Growing up with parents who were both major Star Wars and Star Trek fans I have been exposed to the world of science fiction since I was extremely young.  Within the realms of sci-fi, one major thematic element to offset it from reality is the presence of machines functioning in a manner similar to humans.  From the stiff, mechanical movements of C-3PO to the fluid human-like grace of the android Data, robots have existed as a marker for the undefined “future.”  Well, this future is much closer than many believe it to be.

This video is several years old now and the project has come a long way since then, but it is still one of the best introductory examples of AIST’s Cybernetic Human HRP-4C “Miim.”

Although Miim is still a work in progress, she is able to perform basic song and dance as seen in the video.  In addition, Miim runs on a basic form of artificial intelligence to respond to human verbal input and can even generate facial expressions to fit the mood of the conversation.   Also, she is capable of walking smoothly based on the mathematical algorithms presented at the 2010 International Conference on Intelligent Robots and Systems in Taipei, Taiwan.  Since then, the HRP-C model has been further refined, and versions of her shell as well as operating system have been incorporated into a number of practices, including the dentistry field where the robots are able to react to stimuli such as pain or a gag reflex while being able to communicate where the pain is experienced.  Additionally, the dentistry models are capable of basic human functions such as coughing, sneezing, moving their tongue, attempting to talk with tools in their mouth, etc.

Although their artificial intelligence modules are not fully developed yet, mankind is faced with the inevitability of having to deal with a question it has long avoided.  As people are already having a hard time dealing with the fact that the internet is becoming as much a reality as the physical world, how will society react to the introduction of an artificial person?  Will they be integrated into society as full citizens or will these machines fully capable of thought and feeling be oppressed, enslaved, and/or mistreated simply because they are not organic?  Unfortunately only time will tell, but until then humanity must prepare itself mentally for these ethical questions which will be faced in the very near future.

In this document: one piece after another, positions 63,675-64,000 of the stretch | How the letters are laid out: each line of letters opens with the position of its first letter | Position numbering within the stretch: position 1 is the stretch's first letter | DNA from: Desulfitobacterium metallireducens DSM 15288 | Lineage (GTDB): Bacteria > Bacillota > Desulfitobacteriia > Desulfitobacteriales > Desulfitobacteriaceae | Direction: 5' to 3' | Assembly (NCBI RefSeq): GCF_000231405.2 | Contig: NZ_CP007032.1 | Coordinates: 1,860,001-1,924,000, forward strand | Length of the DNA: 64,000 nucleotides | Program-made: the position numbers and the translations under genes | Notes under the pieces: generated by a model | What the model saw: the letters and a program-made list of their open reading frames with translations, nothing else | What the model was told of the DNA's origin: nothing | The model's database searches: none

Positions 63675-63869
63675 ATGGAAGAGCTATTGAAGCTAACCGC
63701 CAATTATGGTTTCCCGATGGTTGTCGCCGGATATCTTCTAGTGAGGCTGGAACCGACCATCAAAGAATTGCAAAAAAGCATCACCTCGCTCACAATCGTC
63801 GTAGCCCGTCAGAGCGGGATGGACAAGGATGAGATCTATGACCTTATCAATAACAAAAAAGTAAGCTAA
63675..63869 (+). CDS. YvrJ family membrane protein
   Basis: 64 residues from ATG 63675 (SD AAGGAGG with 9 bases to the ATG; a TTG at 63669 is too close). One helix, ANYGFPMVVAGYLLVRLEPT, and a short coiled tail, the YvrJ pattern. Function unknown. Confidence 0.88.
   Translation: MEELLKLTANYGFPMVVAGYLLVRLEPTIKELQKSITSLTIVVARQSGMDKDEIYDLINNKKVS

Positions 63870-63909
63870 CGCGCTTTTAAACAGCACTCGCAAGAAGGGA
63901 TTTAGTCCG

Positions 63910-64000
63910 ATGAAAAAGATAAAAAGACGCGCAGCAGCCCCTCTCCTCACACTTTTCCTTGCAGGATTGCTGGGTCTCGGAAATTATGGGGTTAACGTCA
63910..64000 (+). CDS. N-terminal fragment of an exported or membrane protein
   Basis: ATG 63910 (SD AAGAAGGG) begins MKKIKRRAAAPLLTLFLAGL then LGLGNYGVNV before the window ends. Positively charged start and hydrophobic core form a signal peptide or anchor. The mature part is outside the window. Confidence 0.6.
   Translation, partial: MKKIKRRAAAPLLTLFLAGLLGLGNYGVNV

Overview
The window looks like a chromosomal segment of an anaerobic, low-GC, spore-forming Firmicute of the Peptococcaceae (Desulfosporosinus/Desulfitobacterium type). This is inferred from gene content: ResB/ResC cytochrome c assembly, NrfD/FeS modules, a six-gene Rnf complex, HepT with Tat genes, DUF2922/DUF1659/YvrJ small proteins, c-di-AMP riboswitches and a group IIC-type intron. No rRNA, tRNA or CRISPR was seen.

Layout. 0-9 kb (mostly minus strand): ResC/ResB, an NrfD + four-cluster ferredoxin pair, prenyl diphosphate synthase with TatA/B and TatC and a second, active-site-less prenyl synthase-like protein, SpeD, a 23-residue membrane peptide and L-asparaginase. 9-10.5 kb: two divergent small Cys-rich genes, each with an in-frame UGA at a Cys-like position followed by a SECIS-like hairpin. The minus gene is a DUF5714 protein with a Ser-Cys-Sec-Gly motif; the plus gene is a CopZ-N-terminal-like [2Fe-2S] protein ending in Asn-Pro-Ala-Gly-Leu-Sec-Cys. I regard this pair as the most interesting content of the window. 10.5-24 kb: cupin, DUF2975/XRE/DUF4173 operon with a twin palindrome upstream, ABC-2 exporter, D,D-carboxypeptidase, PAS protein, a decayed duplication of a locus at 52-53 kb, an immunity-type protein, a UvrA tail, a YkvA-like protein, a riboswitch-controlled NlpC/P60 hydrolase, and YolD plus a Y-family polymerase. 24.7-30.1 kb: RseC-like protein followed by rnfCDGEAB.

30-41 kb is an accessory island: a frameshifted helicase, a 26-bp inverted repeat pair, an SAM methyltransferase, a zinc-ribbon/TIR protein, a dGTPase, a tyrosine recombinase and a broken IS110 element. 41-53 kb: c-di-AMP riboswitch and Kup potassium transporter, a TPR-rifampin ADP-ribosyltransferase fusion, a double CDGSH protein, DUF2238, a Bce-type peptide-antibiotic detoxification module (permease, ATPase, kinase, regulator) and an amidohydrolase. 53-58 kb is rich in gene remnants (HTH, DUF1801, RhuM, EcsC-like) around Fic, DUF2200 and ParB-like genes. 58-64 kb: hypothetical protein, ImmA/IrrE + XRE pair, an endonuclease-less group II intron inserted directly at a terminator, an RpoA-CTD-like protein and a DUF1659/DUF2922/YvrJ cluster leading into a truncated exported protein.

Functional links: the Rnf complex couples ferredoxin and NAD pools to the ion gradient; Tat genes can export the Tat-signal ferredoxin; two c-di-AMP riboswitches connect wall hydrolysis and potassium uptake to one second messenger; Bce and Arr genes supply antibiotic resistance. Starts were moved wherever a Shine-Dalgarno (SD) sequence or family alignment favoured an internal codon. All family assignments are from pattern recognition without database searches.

Why social media can’t change the world

On April 20, 2012, the entire world changed forever. Inspired by Invisible Children’s Kony 2012 campaign, millions stormed the streets in protest of Joseph Kony, leader of the Lord’s Resistance Army, a Ugandan rebel group. These die hard activists stormed the streets armed with posters, t-shirts, and novelty buttons. Overnight, decades old conflicts were solved, Kony was arrested, and justice was served.

The only unfortunate downside to April 20 was that the world didn’t change forever. The millions of protestors turned out to be only a few hundred. The novelty items turned out to be ineffective weapons against the harsh realities of the African continent.

In 3 days, the video garnered 21 million views, and today, the total view count sits at over 90 million. Yet unbeknownst to many Youtube viewers, watching a video is not equivalent to engaging in social advocacy. This had led some to accuse Invisible Children of promoting slacktivism.

They argue that the oversimplification of complex situations into easily digestible social media bites undermines legitimate activism.

However, others reply that awareness campaigns are beneficial, and provide a social outpouring of support that is used to enact real, lasting change.

What do you think? Is Kony 2012 simply a bad example? Can social media really change the world?